They store everything from community phone calls providing specific, local details to general disaster plans and lessons learnt that enable one response agency to learn from the activities of another. As they gather and make data shareable, these technologies are intended to encourage among their users shared understandings, respect, and greater ability to work together.

In other words, the idea is that by using these disaster information technologies, not only will disaster planners and responders be better prepared because they have a wider breadth of information available, they will also build stronger communities, both among disaster responders and the publics that they serve.

Because these technologies have the ability to track sources and users, they are increasingly developed with an on-going focus on privacy and anonymity preserving techniques; techniques that are partly mandated by EU law. What is required of these techniques stands at the intersection of law, ethics, and organisational practices; an intersection that offers no clear directions or delimitations. At its most basic level, anonymity is achieved when those seeking information cannot link specific data back to any identifying features of an individual.

Colloquially, anonymity is treated as a Boolean status: personal details are either linkable to you or they are not. For example, Pfitzmann and Kohntopp describe anonymity as the state of an individual to be identified within a set of subjects. Legally, anonymity as a practice is intended to protect privacy. Privacy is similar to anonymity in that it keeps identifying features from being shared. But whereas for privacy those features exist somewhere in an information system but are just not made shareable, for anonymity they do not exist anywhere. Nevertheless, the main purpose of both concepts is to act as forms of personal protection.

Disasters 2.0 : The Application of Social Media Systems for Modern Emergency Management

They both offer individuals safety when there is the potential that threats to the person could occur if they can be identified. Doing so provides a strong basis for a secure public civic society where individuals do not feel at risk and thus can participate as needed in public life. However, in practice, such definitions are neither easy to evaluate nor easy to codify.

Claims to anonymity are always relational, as they are defined in relation to national security and the protection of the common good Nelson, Moreover, as more information is linked together, EU law has had to define a new category: pseudonymity. Pseudonymity, as a legal concept, acknowledges that though data might be anonymous in isolation e.

Theories, Practices and Examples for Community and Social Informatics

And combining data together is exactly what happens during disaster information sharing. By engaging with practices of anonymity, individuals are implicitly articulating relationships between identity, personal responsibility, political community, vulnerability and social authority Hansen and Nissembaum, Anonymity can relieve fear of persecution. The un-linkability of information to a person has the potential to provide a form of authority where socio-political power is otherwise lacking North, These complex interrelations between aim, definition, relativity, and value of anonymity as a practice are very visible in the difficulty the EU has in defining regulations around anonymity and related privacy issues.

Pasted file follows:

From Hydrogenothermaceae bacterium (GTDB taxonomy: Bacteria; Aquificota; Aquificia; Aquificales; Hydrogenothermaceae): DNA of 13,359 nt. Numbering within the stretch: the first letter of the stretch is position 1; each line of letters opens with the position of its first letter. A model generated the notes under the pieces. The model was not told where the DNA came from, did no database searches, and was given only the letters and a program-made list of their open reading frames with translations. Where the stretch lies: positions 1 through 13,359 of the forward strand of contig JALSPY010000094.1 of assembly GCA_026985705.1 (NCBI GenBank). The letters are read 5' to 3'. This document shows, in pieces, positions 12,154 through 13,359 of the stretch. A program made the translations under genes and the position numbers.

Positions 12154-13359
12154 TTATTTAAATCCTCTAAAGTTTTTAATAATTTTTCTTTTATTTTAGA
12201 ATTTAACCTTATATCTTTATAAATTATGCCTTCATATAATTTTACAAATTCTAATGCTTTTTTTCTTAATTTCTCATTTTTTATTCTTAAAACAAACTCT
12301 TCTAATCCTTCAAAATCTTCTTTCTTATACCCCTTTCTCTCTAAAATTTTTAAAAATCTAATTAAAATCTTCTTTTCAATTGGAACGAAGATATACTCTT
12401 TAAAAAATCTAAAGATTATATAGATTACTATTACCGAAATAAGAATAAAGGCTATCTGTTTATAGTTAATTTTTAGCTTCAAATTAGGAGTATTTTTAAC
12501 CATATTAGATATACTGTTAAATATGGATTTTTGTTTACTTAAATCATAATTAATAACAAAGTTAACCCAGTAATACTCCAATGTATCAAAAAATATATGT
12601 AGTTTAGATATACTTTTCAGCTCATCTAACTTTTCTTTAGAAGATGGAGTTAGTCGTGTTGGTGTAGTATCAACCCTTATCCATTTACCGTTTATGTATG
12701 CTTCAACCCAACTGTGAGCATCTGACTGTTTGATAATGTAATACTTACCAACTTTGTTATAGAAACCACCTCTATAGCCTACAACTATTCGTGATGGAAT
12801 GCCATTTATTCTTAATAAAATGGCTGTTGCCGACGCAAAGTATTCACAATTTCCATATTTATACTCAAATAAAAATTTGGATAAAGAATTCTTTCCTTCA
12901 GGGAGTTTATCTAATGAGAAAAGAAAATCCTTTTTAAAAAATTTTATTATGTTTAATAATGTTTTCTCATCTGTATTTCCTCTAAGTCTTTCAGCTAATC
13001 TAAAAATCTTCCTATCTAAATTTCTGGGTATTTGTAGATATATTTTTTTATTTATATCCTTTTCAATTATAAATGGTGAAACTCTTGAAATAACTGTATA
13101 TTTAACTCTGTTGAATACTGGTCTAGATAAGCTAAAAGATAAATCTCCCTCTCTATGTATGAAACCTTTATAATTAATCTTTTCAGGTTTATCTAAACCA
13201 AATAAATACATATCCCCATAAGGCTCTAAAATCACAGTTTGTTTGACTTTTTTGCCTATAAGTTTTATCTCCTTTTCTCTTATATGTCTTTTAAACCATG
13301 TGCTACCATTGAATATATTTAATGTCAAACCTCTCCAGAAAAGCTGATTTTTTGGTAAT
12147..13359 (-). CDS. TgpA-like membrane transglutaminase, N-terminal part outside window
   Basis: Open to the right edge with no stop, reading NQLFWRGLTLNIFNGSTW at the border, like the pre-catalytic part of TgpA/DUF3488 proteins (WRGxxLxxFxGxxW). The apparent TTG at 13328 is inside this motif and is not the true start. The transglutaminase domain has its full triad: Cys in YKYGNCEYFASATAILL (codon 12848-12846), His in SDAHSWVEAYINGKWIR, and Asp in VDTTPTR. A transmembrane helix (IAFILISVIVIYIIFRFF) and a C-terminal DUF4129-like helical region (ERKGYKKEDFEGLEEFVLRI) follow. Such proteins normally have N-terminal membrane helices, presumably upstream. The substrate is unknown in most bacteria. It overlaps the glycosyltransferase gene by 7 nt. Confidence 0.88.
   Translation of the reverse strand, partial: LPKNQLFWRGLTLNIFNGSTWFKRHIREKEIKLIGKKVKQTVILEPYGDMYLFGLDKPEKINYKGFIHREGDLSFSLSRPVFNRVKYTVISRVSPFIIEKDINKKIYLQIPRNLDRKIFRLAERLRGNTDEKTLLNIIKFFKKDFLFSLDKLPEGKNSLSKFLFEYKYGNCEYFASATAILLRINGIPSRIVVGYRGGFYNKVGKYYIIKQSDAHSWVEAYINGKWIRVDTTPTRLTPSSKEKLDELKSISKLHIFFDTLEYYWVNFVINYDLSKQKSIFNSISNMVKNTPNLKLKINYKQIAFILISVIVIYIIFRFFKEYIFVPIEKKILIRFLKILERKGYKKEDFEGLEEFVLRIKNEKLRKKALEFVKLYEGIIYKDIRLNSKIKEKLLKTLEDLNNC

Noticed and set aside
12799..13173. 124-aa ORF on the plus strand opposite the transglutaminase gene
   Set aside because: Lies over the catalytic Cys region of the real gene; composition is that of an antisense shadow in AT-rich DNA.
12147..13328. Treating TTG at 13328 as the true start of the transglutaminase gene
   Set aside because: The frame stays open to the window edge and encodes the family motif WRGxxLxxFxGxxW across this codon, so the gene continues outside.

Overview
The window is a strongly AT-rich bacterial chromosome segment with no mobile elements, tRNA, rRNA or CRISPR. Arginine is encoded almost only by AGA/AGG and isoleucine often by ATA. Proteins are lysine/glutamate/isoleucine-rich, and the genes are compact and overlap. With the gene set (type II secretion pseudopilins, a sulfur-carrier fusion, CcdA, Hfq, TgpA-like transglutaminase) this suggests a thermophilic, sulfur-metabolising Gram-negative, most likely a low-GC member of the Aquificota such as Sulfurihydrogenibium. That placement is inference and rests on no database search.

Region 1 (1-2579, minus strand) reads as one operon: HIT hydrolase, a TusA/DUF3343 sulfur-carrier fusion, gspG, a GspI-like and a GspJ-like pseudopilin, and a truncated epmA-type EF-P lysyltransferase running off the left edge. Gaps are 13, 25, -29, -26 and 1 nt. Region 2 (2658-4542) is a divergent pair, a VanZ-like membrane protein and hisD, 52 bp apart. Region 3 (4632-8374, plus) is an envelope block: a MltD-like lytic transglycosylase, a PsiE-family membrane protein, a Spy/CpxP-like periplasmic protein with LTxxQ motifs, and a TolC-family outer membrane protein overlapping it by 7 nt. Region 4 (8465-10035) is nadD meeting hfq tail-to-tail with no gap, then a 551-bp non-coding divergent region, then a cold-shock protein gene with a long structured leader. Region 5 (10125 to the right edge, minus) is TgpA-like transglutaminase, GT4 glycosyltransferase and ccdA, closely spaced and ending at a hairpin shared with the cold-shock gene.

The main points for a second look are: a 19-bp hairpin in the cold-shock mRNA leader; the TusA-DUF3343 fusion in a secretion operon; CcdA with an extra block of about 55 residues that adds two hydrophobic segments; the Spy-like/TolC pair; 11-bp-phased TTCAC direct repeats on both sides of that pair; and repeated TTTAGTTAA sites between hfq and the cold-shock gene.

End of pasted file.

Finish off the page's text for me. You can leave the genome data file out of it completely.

What counts as these objective factors is situationally dependent: the amount of money and time needed to create and use algorithms to run a specific data set using a specific technology. In other words, whether something is considered legally acceptably anonymous is not about a specific, clearly defined de-linked state. It is about whether the practice of linking or delinking is worth the effort to the parties involved or of value to society. Part of the difficulty of a clear and clean definition in this area is that legal mechanisms to protect humanitarians within international law, both customary and codified, derive from regulations concerning armed conflict, war, and criminal acts Fast, One reason for this need is built into the causal nature of disasters: if disasters could be pre-defined in their entirety such that rules could be established, they would mostly be preventable.

But, of course, they are not. While disasters emerge within the structures of society, they also occur because of what is made invisible within the norms of society Davis, ; Hilgartner, Disasters are not exceptions to the norm; they are exceptions to expectations and understandings enabled by the norms. As such, disasters justify making exceptions to the rules. They carry with them belief that efficiently achieving response goals, following the spirit of the regulations, and meeting social expectations are of greater value than the letter of the law Zack, The transgressions are not just excusable but necessary for social cohesion and resilience.

But these decisions have the ability to shift the normative rules that structure power relations, inclusion, and exclusion Ignatieff, ; Sandin and Wester, The complexity of what it means to practice anonymity demonstrates the tension between notions of security and considerations of human rights, especially when different countries adopt different stances, even within the EU Scheppele, , or when trying to synthesize emergency power and liberal democracy Scheuerman, Ultimately, anonymity is bound to the situation of information searching; to the who, when, what, and medium of information sharing.